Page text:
The problem with Harper Lee’s Go Set A Watchman starts and ends with the book jacket, where it is advertised as a “landmark new novel set two decades after her beloved Pulitzer-Prize winning masterpiece, To Kill A Mockingbird”.

This is a superbly economical description, not untrue except in its multiple omissions. Charles J Shields has an account of Lee’s slow development as a writer in his biography, Mockingbird. She spent seven years working on a batch of short stories that were submitted to a publisher but never accepted. In 1957, she wrote Go Set A Watchman, retitling it “Atticus” after the main character, and submitting it to the offices of JB Lippincott.

Her wise and protective editor, Tay Hohoff, thought the manuscript was a mess – “more a series of anecdotes than a fully conceived novel” – but also felt that the book was not the work of an amateur or a tyro. Under Hohoff’s guidance, Lee rewrote Atticus/ Go Set A Watchman thrice, shifting from third to the first person. She finally settled on the unusual, distinctive, and beloved voice that made To Kill A Mockingbird such a classic: Scout’s voice as a child, interwoven with Jean Louise Finch’s deeper understanding of Maycomb County as an adult, looking back on the trial of a black man by a white court.

As a “new novel”, Go Set A Watchman is a moral and literary disappointment. Jean Louise Finch returns to Alabama, 26, and is steadily disillusioned with Maycomb County. Her brother Jem, who was the other half of <I>Mockingbird’s<P> conscience, is only present in flashbacks: he had “dropped dead in his tracks” of a sudden, inheriting her mother’s weak heart.

Her father, Atticus, has become a bigot in his old age. He admits to having attended a Ku Klux Klan meeting, and appears to be “dedicated to keeping the Negroes in their places”. Dill, who was modelled on Harper Lee’s friend Truman Capote, has been edged out by a bland boyfriend, Henry Clinton, who struggles not to be seen as white trash by Harper Lee’s judgmental Aunt Alexandra. Faultlines crisscross this unpromising terrain, especially in the final, stilted section where arguments replace plot. The Finches’ lonely, ghostly neighbour, Boo Radley, does not enter this novel.

Read only as a previously undiscovered novel, Go Set A Watchman is a puzzling betrayal – a sequel that carries none of the power, humour or moral force of the original, the narrator’s voice uneven and unformed.

It is, however, infused with Lee’s disillusionment; in New York, she’d found a better world, where the false fences of segregation had fallen. Home was no longer the place she loved and remembered – home stood revealed as a place of sharp, bitter divisions, between white, Negro and white trash. Arriving at adulthood, she had been forced to question those whom she had loved and looked up to in her youth.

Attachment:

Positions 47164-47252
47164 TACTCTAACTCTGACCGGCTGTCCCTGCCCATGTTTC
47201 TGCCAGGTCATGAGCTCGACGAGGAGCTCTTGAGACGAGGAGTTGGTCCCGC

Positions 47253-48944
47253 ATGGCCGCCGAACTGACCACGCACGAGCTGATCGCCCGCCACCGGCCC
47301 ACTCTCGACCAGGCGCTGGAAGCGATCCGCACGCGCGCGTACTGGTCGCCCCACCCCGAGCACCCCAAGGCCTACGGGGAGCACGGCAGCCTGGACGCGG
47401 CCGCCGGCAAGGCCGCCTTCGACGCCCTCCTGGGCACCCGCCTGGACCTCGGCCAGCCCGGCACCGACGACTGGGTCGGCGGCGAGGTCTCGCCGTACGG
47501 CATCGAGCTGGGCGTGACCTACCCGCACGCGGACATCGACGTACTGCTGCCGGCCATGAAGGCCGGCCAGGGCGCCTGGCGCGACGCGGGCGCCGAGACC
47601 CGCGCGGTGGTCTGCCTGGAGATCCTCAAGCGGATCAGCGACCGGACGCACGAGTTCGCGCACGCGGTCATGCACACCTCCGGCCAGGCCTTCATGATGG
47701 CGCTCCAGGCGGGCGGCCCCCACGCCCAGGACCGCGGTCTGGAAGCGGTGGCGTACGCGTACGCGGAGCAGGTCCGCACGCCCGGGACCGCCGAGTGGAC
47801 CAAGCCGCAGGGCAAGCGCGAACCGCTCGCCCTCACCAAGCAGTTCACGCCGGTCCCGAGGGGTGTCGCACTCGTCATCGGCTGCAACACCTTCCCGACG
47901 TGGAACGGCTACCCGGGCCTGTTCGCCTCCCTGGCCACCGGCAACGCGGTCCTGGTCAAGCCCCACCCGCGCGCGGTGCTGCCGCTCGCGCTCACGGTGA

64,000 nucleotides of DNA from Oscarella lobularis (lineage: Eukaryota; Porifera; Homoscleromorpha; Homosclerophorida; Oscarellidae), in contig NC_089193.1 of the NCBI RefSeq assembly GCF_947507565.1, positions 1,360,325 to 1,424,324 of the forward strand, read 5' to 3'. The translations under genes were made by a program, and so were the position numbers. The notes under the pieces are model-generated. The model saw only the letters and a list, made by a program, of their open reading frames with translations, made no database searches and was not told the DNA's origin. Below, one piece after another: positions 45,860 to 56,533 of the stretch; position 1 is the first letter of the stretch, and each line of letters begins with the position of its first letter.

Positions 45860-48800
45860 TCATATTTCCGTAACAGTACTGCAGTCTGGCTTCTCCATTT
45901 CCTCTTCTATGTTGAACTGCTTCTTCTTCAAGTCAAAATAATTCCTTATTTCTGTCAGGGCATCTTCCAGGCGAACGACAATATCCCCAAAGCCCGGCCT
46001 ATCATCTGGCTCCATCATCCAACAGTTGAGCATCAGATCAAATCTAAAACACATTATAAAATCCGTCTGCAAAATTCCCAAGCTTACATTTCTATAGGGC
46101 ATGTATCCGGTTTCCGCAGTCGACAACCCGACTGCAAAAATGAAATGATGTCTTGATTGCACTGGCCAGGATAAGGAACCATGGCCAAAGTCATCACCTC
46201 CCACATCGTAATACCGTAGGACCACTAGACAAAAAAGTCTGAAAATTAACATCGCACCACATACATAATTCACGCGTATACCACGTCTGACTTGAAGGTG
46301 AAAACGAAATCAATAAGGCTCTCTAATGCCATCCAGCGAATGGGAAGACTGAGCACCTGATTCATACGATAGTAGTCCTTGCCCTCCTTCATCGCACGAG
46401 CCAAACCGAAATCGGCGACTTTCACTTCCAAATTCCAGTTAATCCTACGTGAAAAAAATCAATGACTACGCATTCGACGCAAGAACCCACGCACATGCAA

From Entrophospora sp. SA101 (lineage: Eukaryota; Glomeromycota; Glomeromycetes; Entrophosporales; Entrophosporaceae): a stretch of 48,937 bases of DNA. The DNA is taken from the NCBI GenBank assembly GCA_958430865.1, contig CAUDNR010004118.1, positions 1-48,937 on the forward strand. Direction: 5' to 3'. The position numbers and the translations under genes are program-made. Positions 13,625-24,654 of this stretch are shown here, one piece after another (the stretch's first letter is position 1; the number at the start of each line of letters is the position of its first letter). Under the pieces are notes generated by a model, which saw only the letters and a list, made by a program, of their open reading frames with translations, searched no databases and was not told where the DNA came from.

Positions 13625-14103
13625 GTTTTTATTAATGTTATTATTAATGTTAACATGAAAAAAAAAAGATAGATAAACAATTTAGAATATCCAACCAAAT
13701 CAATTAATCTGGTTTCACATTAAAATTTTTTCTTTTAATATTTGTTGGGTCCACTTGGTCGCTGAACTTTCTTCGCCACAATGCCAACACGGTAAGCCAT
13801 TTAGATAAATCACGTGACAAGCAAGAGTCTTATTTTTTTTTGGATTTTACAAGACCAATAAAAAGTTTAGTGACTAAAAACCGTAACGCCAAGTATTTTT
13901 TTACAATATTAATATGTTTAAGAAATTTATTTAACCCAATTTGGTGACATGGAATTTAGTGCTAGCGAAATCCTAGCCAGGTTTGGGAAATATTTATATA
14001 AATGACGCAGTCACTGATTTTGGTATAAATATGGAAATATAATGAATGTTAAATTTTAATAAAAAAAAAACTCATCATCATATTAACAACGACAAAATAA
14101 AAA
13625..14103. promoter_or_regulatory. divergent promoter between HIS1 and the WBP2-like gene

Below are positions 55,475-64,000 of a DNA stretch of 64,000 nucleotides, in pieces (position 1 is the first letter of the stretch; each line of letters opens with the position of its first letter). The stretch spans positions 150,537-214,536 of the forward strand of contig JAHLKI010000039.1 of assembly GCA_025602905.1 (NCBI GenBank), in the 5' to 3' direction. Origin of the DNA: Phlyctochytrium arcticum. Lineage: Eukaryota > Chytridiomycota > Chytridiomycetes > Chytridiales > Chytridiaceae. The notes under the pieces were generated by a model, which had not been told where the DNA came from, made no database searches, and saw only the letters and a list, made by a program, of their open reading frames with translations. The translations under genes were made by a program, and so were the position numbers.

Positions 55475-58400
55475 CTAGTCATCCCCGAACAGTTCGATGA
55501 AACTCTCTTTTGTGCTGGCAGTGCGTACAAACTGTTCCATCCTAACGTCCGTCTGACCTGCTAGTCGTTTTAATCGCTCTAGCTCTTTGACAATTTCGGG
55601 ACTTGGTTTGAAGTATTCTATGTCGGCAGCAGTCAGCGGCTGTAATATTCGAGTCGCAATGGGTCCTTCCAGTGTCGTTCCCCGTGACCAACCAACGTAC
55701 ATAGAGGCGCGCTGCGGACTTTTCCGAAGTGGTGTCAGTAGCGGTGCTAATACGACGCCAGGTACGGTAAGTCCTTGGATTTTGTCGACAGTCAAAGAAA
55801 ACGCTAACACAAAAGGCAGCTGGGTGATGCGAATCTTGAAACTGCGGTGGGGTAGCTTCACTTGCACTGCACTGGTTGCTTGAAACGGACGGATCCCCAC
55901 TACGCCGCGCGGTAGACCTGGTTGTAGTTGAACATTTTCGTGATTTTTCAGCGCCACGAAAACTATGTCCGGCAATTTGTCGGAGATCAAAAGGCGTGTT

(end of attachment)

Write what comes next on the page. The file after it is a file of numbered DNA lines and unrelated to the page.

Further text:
This is the truest and best passage from Go Set A Watchman: “Blind, that’s what I am. I never opened my eyes. I never thought to look into people’s hearts, I looked only in their faces… I need a watchman to lead me around and declare what he seeth every hour on the hour.”

The myth of the perfect novel, the writer who sets down her words from start to finish, each sentence ringing true, is a strong one, and yet it has little substance. F Scott Fitzgerald wrote Trimalchio in 1924. He hesitated over the title, suggesting On The Road To West Egg or Gold-Hatted Gatsby instead. Trimalchio’s Jay Gatsby is nastier, more violent; Carraway is much seedier, too. It took four months of rewriting for The Great Gatsby to take its final shape. Trimalchio was published, but it is read only as a curiosity, chiefly by those interested in the craft of writing.

JM Coetzee’s novels emerge from even more rigorous drafts. In her notes, Molly Schwartzburg describes the nine drafts that went into the making of The Life and Times of Michael K, all set down in yellow or blue University of Cape Town exercise books. In the first draft, Michael is Anna’s son; in another, he is her grandson; in the fifth draft, he is her common-law husband, and then Coetzee cycles back to the original relationship. Drafts are not just “versions” – drafts are where novels change shape, where novelists find their truest and most persuasive voices, where they decide what to discard and what must stay.

If Go Set A Watchman had been marketed as the first draft of a classic, it is unlikely that it would have reached the millions of readers who’ve bought into the myth of Lee’s “new”, dismayingly unpolished novel.

But if you read both books together, as rough draft and final classic, it is impossible not to be moved. In Go Set A Watchman, Atticus Finch drifts into bigotry; in real life, Scout’s father went the other way. “But AC Lee changed his views about race relations during the remainder of the 1950s. And Nelle watched as her father, formerly a conservative on matters of race and social progress, became an advocate for the rights of Negroes.”

In her first draft of Mockingbird, Harper Lee let her worst nightmares and fears have free play; in the final book, she allowed Atticus to stand up for what was right. In both books, Maycomb remained what it was: a segregated community, the divisions between the races so sharp that neither Harper Lee nor Scout Finch could imagine or enter the parallel world that Tom Robinson’s children inhabited. Go Set A Watchman’s importance is not that it was the sequel to Lee’s Mockingbird; it is important because it was the precursor. In all its roughness, it softens none of the bigotry and racism of Nelle Harper Lee’s American South.

(Published July 20, 2015, in the Business Standard)